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I have a friend who once described PR as the “dark arts,” and while I completely disagree with that assessment, what he was getting at is he really didn’t understand how PR works. Reputable PR firms are the opposite of “dark arts”; they’re very transparent. There are some tools of the trade that PR agencies keep close to themselves, but really, there isn’t anything magical about HOW PR works; it’s just a specific combination of relationships, hard work, strategy, and culture. And that specific combination takes a long time to acquire, requiring commitment to the craft. But why PR is expensive isn’t because of human hours worked. Ultimately, there is a price to the human capital, but that’s not really why PR is expensive.

So, Why Is PR Expensive?

PR is expensive because the outcomes are so important and relevant. PR’s lasting value is in improving a brand’s reputation like no other marketing lever can. For companies wanting to be acquired or IPO, your PR investment ROI could be hundreds of millions of dollars.  PR outcomes range from high valuations at IPO or during capital raises to making advertising more efficient and reducing time to sale for both B2B and B2C customers. In short, it’s not unusual for PR outcomes to be more than 10X the investment. To 10X investment, the most impactful PR aligns with trust and loyalty, which requires consistency.

For many ambitious companies, the long-term benefits of PR are sometimes forgotten, and yet that can be considerable. Due in part to high marketing budgets during the pandemic, brand valuations increased dramatically in 2023 – from 6.3% growth to 9.7% growth.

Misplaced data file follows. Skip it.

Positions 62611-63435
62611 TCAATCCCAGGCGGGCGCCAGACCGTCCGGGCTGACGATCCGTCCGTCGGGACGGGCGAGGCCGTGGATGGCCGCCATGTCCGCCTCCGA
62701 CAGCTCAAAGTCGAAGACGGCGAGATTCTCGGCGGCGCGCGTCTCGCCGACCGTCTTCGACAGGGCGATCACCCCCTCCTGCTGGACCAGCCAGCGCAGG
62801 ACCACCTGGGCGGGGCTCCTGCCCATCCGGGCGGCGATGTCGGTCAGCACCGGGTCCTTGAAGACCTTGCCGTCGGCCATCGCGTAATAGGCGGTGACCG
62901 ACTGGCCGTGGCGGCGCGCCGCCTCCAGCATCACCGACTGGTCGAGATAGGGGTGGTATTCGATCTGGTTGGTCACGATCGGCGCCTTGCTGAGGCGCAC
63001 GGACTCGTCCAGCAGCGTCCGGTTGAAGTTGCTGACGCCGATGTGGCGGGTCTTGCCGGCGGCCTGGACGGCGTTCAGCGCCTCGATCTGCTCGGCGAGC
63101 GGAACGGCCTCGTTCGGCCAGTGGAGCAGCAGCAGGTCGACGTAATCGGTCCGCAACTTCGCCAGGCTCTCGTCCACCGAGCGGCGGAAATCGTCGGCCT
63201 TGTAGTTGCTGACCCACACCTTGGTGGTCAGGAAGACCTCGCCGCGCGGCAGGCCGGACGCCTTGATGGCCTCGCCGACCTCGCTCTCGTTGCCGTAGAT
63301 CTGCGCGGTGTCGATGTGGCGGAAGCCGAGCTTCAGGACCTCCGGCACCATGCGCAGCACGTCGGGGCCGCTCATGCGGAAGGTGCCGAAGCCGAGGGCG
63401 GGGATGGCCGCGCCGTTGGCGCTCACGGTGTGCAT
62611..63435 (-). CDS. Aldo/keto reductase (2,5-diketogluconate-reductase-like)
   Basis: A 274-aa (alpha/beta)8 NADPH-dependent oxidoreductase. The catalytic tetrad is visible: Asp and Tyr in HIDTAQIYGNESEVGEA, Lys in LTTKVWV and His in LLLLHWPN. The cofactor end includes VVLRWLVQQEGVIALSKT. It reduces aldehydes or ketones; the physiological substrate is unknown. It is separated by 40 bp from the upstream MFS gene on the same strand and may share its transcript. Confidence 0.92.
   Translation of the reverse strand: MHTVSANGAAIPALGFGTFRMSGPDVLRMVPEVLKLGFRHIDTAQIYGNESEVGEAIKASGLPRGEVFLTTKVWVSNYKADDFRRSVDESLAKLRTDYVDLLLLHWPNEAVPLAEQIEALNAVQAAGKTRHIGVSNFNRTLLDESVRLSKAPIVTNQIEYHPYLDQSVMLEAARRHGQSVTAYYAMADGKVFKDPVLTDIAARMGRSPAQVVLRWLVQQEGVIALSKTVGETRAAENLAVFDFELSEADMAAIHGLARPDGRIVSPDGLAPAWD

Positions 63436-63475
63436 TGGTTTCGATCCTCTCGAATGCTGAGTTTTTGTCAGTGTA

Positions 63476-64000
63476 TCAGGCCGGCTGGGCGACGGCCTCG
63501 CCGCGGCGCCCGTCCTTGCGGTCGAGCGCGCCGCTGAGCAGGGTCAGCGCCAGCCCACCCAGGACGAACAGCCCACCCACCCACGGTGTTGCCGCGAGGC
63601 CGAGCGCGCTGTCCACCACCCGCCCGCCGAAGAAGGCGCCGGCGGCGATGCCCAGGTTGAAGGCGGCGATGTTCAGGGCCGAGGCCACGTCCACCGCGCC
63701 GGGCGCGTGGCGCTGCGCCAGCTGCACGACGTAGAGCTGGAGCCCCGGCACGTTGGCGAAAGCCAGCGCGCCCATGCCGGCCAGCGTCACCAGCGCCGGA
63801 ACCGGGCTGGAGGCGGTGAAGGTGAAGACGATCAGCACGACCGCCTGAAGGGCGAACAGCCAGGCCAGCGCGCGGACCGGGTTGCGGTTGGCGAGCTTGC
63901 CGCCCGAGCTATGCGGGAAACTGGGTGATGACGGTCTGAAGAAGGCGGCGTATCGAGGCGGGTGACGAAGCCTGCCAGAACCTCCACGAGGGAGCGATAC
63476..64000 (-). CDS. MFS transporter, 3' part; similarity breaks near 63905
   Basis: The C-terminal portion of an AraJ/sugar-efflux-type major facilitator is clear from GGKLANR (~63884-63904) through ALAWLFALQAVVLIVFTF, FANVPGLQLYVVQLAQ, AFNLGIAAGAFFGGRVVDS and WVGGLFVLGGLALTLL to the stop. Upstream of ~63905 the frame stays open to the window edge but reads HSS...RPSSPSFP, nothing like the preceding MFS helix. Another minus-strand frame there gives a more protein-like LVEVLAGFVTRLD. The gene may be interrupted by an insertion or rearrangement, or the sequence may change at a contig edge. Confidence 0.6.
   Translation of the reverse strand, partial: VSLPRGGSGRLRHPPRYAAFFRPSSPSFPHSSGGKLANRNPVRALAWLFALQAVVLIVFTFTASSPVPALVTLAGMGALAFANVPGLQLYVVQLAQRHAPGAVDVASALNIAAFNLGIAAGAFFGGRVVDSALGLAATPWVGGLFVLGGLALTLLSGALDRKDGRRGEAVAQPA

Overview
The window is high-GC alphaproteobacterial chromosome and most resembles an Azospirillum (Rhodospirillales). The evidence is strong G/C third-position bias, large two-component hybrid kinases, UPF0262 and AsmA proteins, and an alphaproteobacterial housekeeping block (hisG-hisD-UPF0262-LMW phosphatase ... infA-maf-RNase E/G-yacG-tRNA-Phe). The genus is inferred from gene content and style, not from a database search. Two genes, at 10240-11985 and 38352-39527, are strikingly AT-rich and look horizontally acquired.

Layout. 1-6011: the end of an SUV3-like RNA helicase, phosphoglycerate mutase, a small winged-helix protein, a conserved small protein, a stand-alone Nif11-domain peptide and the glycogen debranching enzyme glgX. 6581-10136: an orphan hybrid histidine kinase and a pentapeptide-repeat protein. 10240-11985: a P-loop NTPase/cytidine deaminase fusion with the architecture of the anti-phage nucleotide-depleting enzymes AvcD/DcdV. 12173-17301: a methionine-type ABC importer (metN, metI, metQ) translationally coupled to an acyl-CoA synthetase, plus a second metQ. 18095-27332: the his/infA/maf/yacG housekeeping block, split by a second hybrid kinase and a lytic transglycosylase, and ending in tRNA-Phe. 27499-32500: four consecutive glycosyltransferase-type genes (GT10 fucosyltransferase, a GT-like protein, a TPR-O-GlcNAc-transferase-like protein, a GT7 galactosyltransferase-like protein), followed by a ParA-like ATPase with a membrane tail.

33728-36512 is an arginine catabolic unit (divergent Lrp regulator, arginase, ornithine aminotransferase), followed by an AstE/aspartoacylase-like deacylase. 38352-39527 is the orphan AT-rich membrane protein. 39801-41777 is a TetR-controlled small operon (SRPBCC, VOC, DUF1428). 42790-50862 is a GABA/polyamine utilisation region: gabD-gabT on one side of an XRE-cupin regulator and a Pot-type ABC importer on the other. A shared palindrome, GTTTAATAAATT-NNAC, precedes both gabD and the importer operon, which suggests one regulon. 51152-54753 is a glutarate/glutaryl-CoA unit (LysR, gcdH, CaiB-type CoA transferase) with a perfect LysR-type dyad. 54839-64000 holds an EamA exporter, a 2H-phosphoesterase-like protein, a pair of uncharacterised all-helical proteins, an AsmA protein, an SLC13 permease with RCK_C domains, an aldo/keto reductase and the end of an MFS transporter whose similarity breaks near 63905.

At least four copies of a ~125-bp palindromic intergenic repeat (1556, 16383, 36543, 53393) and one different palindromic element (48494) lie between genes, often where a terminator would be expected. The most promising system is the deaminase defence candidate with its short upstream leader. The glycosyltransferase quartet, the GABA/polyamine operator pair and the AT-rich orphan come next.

Your reputation is your most valuable asset.

Why is PR so expensive research

Data from USC Anneberg Communications Report 2023

What is a Good PR Budget?

When considering your PR agency budget, your budget should match your goals. If you’re trying to grow your business, your overall marketing budget and PR should increase.

As of the fall of 2023, according to The CMO Survey, the average marketing budget was 10.6% of budget and 9.2% of revenues. For companies with $10-$25 million in revenue, the average spend was 15.5% of revenues. So, if you’re looking to be above average, your overall marketing budget should be higher than that. For companies under $10 million in revenue, the number was 19% of revenue. And consumer packaged goods reported spending 25% of their budget on marketing and PR.

If you’re an ambitious brand or fast-growing company, your budget could be 25% of revenue – is that aggressive? Yes. It is. Again, that’s a budget to grow considerably. A good rule of thumb for your budget might break down like this: 20% content, 20% advertising, 20% PR, 20% SEO, 20% activations.

While your distribution might vary depending on your goals – for example, if you’re raising money or looking for a M/A event, you might skip advertising all altogether and move that to PR and content. Alternatively, if you’re a consumer brand,  you might increase the content and advertising portions and focus your PR budget on certain campaigns. Emerging industries may need larger PR budgets because they need to create public and investor trust.

Based on the rates of PR agencies your budget may be higher or lower based on the experience level of your agency team. Naturally, less seasoned agency teams will be less expensive. But it’s probably more important for you to budget based on your goals.

If you’re ambitious or seeking investment or pre-IPO, your marketing budget should match those very important objectives and allocate 12%-17% of revenues or target valuations to marketing, with a third of that, at least, going to PR. Depending on whether you’re a B2B or B2C company.

How Does PR Make a Company More Competitive?

68% of CMOs reported expecting more intense customer rivalry in the coming year. In B2B segments, that number increased to 73%, with 61% expecting more innovation. By themselves, even new products don’t excite people without a story. If your company is new, you need to define a compelling story, and you need to tell it over and over. Whether you’re a tech company, or a consumer product company, PR is a key part of how people discover new products.